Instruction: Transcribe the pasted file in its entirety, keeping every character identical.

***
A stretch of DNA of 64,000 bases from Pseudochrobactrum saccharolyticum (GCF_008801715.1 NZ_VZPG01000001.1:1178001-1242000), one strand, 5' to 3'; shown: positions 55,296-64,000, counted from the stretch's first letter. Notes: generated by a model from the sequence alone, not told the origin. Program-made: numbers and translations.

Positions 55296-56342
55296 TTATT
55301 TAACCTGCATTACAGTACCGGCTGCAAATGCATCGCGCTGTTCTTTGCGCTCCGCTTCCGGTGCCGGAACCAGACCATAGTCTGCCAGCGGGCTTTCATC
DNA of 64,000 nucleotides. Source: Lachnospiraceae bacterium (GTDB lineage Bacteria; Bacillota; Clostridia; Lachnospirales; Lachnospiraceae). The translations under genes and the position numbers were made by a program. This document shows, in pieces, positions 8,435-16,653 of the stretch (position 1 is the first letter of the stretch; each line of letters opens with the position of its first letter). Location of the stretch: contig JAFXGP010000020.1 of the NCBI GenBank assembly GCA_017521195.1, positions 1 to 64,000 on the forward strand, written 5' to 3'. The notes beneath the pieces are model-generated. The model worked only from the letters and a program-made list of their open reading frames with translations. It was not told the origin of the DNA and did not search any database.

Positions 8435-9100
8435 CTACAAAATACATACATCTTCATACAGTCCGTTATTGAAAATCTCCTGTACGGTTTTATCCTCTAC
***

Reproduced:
A stretch of DNA of 64,000 bases from Pseudochrobactrum saccharolyticum (GCF_008801715.1 NZ_VZPG01000001.1:1178001-1242000), one strand, 5' to 3'; shown: positions 55,296-64,000, counted from the stretch's first letter. Notes: generated by a model from the sequence alone, not told the origin. Program-made: numbers and translations.

Positions 55296-56342
55296 TTATT
55301 TAACCTGCATTACAGTACCGGCTGCAAATGCATCGCGCTGTTCTTTGCGCTCCGCTTCCGGTGCCGGAACCAGACCATAGTCTGCCAGCGGGCTTTCATC
DNA of 64,000 nucleotides. Source: Lachnospiraceae bacterium (GTDB lineage Bacteria; Bacillota; Clostridia; Lachnospirales; Lachnospiraceae). The translations under genes and the position numbers were made by a program. This document shows, in pieces, positions 8,435-16,653 of the stretch (position 1 is the first letter of the stretch; each line of letters opens with the position of its first letter). Location of the stretch: contig JAFXGP010000020.1 of the NCBI GenBank assembly GCA_017521195.1, positions 1 to 64,000 on the forward strand, written 5' to 3'. The notes beneath the pieces are model-generated. The model worked only from the letters and a program-made list of their open reading frames with translations. It was not told the origin of the DNA and did not search any database.

Positions 8435-9100
8435 CTACAAAATACATACATCTTCATACAGTCCGTTATTGAAAATCTCCTGTACGGTTTTATCCTCTAC